Writer Wednesdays

Writer Wednesday – ARC vs. Galley

Over the last twelve years of publishing, I’ve come to find out that many people use different terminology for the same thing. Maybe it’s regional, but I’ve grown to accept that even after years I still have a lot to learn. Recently, I heard the term “galley” copy used instead of ARC. So in classic Cyan LeBlanc form, I hunted down the difference between the two because we all should be using the same terminology in the publishing business–which I wasn’t.

This past month, I released what I called my ARCs, “advanced reader copies” of my upcoming book, Mastering The Art of Female Cookery and learned that I had classified it incorrectly. What I had sent out to readers was not an ARC but a galley.

A galley is a book that is nearly completed. It’s not a finalized version, but it’s close enough to send to readers for promotional purposes. Galley copies are a version of your book that comes right before the final proofreading. In my case, I had finished my editor’s proposed changes after a round of developmental and line editing, but sent out copies of the book before she had finished the final proofreading. What I did wrong was classify it as an ARC.

An ARC is the advanced copy that is ready for print. This has gone through the final proofreading, been formatted, and has received the author’s final approval. It’s the same version the reader would get if they purchased the book at a store.

Why send out free books in the first place? Galley copies are great when you are looking for some editorial reviews, quotes for your cover (blurbs), or social media content before the book is released. These people should have a strong connection to your work and you should be confident they will actually read the book, but most of the time, they will not be reviewing on Amazon or public forums.

With advanced reader copies, an author may want to send out finished versions of the book to bloggers, booktokers, and other people in hopes for a review on Goodreads or Amazon. These are public reviews and these readers expect the book to be finished. Reviewers can be ruthless, so you need to show your best work to these people. It’s helpful to note that only about 10% of people (or less) will actually leave a review from an ARC. So if you limit your ARC list to 10-20 people, you may only get 1-2 reviews, unless you have curated that list with a fine-toothed comb. Ultimately, you want as many reviews as possible within the first week of a book’s release.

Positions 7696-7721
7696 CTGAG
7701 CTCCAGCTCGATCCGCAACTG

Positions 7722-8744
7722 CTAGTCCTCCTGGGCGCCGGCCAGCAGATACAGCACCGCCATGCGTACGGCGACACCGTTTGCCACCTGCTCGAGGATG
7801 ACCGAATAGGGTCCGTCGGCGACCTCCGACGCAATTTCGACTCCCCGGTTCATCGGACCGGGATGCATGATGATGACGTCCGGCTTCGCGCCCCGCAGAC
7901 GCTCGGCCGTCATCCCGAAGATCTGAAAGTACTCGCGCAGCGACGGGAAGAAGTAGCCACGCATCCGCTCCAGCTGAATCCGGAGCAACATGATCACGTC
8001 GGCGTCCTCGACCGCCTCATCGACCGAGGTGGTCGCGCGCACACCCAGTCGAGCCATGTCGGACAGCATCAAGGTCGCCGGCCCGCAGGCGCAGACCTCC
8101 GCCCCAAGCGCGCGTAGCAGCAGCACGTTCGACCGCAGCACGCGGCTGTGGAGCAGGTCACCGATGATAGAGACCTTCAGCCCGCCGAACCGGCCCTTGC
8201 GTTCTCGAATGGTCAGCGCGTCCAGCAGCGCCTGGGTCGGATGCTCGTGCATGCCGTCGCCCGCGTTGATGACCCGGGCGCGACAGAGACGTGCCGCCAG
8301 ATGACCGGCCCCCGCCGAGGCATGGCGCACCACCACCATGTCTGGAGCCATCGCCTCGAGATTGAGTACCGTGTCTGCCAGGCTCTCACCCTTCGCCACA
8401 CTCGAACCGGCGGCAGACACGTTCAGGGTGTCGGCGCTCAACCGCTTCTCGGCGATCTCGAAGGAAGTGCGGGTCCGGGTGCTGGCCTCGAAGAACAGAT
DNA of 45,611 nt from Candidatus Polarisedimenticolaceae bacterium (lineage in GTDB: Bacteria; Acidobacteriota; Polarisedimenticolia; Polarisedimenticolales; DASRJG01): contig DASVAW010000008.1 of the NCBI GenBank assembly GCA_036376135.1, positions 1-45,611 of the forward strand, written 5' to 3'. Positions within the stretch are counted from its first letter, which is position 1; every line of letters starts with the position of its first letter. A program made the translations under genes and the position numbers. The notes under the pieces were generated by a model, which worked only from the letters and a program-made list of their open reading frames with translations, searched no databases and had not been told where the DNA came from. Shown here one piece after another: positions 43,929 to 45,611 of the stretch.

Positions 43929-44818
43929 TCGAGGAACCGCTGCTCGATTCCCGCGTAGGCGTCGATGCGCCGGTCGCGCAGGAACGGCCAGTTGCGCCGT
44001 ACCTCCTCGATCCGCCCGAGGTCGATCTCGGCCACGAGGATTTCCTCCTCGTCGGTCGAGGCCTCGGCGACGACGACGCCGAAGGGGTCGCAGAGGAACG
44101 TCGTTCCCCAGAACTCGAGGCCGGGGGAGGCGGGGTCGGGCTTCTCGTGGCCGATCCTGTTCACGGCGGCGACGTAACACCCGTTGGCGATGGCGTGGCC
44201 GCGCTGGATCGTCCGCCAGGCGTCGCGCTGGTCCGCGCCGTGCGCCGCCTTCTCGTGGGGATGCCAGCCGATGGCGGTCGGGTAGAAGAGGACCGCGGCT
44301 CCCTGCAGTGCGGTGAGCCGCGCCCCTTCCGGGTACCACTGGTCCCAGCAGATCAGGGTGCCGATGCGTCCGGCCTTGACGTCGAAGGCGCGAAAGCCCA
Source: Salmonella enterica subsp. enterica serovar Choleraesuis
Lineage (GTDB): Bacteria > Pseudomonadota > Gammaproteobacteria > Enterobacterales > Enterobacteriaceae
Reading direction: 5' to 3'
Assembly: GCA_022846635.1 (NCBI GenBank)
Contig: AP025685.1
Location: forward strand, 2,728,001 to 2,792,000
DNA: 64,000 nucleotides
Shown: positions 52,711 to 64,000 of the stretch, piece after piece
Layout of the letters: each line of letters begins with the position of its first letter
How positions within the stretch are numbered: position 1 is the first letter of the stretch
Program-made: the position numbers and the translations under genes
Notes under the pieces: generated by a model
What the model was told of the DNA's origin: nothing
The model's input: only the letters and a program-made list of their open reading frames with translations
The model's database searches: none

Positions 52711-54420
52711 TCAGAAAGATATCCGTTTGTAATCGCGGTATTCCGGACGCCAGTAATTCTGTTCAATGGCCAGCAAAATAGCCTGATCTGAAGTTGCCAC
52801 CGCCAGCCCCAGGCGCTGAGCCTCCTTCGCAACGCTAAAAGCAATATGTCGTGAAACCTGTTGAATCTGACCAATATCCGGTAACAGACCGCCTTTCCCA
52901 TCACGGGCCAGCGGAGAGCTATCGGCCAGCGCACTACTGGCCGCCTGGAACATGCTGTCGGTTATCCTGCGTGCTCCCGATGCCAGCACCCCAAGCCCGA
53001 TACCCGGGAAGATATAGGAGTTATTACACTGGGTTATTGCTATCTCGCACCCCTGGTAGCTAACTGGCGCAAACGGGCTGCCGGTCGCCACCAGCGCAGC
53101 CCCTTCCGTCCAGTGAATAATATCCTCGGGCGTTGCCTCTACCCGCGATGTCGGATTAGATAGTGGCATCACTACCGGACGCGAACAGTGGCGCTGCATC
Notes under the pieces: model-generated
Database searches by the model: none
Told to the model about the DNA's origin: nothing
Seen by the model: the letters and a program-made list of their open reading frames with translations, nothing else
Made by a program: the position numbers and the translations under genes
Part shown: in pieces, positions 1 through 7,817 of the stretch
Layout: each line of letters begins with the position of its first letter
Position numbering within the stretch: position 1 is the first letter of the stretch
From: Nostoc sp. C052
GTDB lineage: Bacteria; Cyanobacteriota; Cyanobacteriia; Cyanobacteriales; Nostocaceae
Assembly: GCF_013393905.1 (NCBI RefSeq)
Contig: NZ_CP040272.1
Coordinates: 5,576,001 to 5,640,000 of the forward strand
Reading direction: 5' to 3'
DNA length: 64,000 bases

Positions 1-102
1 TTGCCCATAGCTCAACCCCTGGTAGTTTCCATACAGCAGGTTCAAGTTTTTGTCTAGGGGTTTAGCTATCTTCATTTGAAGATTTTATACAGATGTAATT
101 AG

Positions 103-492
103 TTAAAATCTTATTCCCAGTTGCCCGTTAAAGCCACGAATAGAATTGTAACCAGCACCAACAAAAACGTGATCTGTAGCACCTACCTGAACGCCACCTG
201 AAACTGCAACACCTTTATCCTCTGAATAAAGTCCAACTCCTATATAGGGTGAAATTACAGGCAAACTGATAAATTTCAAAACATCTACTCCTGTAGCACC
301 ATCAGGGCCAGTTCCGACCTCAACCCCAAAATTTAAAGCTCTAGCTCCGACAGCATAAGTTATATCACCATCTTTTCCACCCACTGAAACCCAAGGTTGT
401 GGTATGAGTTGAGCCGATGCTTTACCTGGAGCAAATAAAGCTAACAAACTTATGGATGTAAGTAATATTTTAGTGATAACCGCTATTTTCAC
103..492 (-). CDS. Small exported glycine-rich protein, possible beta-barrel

Sending ARCs is a balance game you have to play. You can offer as many free books as you would like, but if 90% of your reader base takes the eBook for free, you are left with only about 10% in sales revenue. If you limit too much, when the book is released you might not engage new buyers who have never heard of you without reviews.

When I sent out a call for Mastering The Art of Female Cookery, I set my limit at 100 “galley” copies, though I classified them as ARCs. I promoted the free version of the book to my newsletter subscribers, as well as reader groups on Facebook. Once my 100 copies were accepted, I closed the offer. The book is scheduled to be released on 5/31, and I am already at ten early reviews. I will definitely pass my 10% average by release date.

As you get ready to schedule your release, work with your publisher on both galley versions and ARC versions, as both are equally important.

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